Mandarin Learning Resources

Ben Pearce recently returned to the UK after four years living and working in Haining. He has reached an excellent standard of Mandarin and is now teaching the language to students of various ages in London. In this blog, he shares some of his top tips to help you get started with learning Mandarin.

Blog

­

Jitka Hruzova: A Year in Yuxi

March 29th, 2017|

Interview with Jitka Hruzova, State School teacher in Yuxi 2016-17 What made you decide that you wanted to Teach English [...]

Tattoos in China: Dispelling the Myth

March 24th, 2017|

There's a common myth that having visible tattoos in China and working as a foreign teacher is a big no. [...]

Charlotte Gray: A Year in Shanghai

March 22nd, 2017|

Interview with Charlotte Gray, State School teacher in Shanghai (2015-2016) What made you decide that you wanted to Teach English [...]

Harbin

March 22nd, 2017|

By Sabrina Samra  (Teacher in Shanghai, 2015-ongoing) Ahhh… it gives me a happy shiver to reflect upon my trip to [...]

An Insider’s Guide to the Best of Chongqing Cuisine

March 13th, 2017|

Chongqing is, depending who you ask, the Mountain City, the Foggy City or the River City. These three names accurately [...]

Sheree Hooker (2013-2014 programme). Career after China: Freelance Travel Blogger

March 13th, 2017|

Sheree Hooker (2013-2014 paid teaching programme) Career after China: Freelance Travel Blogger Why China? In all honesty, I still don’t [...]

Teaching in China vs South Africa: How do they compare?

March 10th, 2017|

Many of our teachers go on to do other exciting work experience, whether it's in the UK or abroad. Natasha [...]

Why Teaching Abroad Was The Best Decision I Made

March 6th, 2017|

Everyone knows the stereotype of young adults deciding to drop everything and run away to ‘find themselves’. I’m not writing [...]

8 Weird and Wonderful Chinese Festivals You Need to Experience

March 3rd, 2017|

Holiday's and Festivals in China By Lauren Pettit, Teacher in Jinan (2015-2016) When I left the UK to live and [...]

How a Year in China Launched my Teaching Career

March 3rd, 2017|

Helena Jane (2013 summer & 2014-2015 paid teaching programme). Career After China: Teach First I remember thinking, ‘I could do [...]

The Language Barrier In China

March 3rd, 2017|

The Language Barrier in China By Eleanor Beresford, Teacher in Shanghai (2016-2017) Hello, I’m Eleanor, and I’ve been living in [...]

How to Eat Vegan in Shanghai

February 23rd, 2017|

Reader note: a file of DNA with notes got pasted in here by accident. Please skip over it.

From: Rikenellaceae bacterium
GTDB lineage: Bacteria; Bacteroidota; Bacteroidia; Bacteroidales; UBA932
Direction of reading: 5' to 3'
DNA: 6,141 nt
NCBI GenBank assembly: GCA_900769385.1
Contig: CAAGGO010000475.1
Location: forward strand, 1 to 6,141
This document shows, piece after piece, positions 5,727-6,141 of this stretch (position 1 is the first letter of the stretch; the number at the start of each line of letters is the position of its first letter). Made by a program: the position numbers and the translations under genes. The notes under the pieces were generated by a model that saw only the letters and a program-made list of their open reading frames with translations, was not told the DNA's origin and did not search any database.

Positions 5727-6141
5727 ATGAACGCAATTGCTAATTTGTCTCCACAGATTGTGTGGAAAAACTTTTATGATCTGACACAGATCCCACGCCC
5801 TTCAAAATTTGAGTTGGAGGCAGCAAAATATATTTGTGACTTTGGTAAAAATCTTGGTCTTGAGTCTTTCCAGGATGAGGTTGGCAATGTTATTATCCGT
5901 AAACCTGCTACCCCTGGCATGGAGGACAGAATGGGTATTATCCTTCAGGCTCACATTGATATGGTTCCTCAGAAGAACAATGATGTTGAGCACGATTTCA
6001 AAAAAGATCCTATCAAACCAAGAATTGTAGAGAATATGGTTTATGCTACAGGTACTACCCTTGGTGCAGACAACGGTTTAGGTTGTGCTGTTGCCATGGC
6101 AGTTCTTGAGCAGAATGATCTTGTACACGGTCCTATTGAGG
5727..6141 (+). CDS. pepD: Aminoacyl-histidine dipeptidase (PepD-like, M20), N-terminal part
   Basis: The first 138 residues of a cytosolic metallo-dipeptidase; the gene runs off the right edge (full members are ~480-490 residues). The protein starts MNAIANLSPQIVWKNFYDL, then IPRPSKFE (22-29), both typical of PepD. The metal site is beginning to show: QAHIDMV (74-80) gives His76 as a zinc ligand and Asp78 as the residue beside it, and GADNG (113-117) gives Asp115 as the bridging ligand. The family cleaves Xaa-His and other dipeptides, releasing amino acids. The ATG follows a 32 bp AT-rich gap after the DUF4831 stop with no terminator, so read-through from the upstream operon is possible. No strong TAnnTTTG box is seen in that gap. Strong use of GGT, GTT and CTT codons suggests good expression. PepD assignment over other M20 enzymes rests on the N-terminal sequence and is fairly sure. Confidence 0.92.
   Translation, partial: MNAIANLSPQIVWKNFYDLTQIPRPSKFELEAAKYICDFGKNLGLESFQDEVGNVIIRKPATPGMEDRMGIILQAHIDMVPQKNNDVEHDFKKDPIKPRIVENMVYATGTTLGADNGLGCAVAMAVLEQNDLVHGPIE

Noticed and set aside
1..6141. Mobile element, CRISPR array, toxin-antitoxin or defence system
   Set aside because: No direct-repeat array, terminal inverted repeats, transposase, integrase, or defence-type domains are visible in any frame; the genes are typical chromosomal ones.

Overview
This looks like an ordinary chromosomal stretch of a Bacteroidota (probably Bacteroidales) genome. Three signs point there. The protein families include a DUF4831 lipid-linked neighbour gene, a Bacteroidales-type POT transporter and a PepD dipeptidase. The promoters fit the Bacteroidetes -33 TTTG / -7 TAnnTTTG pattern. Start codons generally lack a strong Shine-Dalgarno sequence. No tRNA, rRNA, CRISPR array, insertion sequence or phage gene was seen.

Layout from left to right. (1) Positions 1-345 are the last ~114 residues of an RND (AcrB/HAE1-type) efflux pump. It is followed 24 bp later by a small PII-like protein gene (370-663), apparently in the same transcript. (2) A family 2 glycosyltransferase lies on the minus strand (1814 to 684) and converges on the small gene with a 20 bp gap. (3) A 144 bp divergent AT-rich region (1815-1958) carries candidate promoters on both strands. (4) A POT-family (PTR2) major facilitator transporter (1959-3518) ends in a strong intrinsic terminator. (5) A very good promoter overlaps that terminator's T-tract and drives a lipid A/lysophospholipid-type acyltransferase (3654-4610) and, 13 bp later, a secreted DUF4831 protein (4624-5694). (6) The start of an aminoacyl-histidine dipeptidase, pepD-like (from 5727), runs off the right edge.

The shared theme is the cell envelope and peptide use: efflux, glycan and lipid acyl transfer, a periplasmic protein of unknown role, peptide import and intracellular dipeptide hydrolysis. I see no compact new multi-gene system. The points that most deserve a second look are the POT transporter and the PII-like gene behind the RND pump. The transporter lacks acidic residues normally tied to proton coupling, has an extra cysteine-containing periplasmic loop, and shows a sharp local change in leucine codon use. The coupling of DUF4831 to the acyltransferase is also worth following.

Hi, I’m Eleanor and I’ve been learning how to eat vegan in Shanghai for the past 6 months. Before I came to China, I had no idea how easy or difficult it would be to overcome the language barrier, and therefore didn’t know if I would be able to continue my vegan lifestyle in China. This uncertainty almost stopped me from going on this adventure, but now I can say I’m so pleased it didn’t. I’ve since discovered that sticking to a vegan diet in Shanghai is far easier than I anticipated. Here are my top tips to help anyone else with the same concerns. What can I eat other than rice? Tofu is really popular in China and most supermarkets offer a huge selection of it. It’s really versatile and easy to cook, making home cooking a good choice for anyone looking to eat vegan. I often make Spaghetti Bolognese with home-made tomato sauce, tofu and vegetables. Vegetables are also widely available in supermarkets and markets and they are so cheap! If you aren’t a big one for cooking though, it’s still easy to eat vegan in Shanghai restaurants. There are places all over the city that will make vegan food for you if you ask them. One of my favourite dishes is shredded potatoes cooked in oil with vegetables, which is so simple and so good! Don’t they put meat in everything? In short, no they don’t. However, be aware that some restaurants will put chicken or fish in a dish if you ask for no meat. This is because they don’t consider chicken to be meat. One time I asked for no meat, no fish, and no chicken, and they came out with a dish that had frog in! The trick is not to assume that they know what you mean when you say you’re a vegan and don’t eat meat. You should be very specific about what you do and don’t eat. If they tell you they don’t have anything for you to eat, you can always find a restaurant that will. There are so many restaurants everywhere that you’ll have plenty to choose from. So, how can you make sure restaurant staff understand your needs? Simply save the photo below on your phone and show it to the waiter. It might take longer than usual, but this is so helpful to being able to eat vegan in Shanghai. Though this is helpful, be warned that restaurant staff in China are not as polite as in the UK. If they find your dietary requirements funny, they won’t hide it and might even go and tell their colleagues. This is nothing to worry about, it’s simply because they have not come across veganism before. They are not trying to be rude, they just don’t understand. Where will I get my protein from? Soy milk is readily available in most big supermarkets, many of which you’ll find without even trying. Walmart, Carrefour and E-mart are some of the big names that can be found across Shanghai. If you’re trying to eat vegan you should avoid Vitasoy ‘soy milk’. Although this brand claims to be soy milk, it actually contains regular milk, which I unpleasantly found out when it turned in my fridge after only a few days. As I mentioned earlier, tofu is available readily in supermarkets. This is a great addition to a stir fry and comes in many varieties. I also try to eat peanuts every day, to maintain my protein intake. British people trying to eat vegan in Shanghai will be pleased to know baked beans are available in some supermarkets. Be warned however, bread in China is often sweetened with milk and is therefore not vegan. It’s best to shop around and see if you can find a brand that hasn’t been sweetened. You might have to ask a Chinese friend or teacher to help you with the ingredients. Above: this is the soy milk that is not vegan […]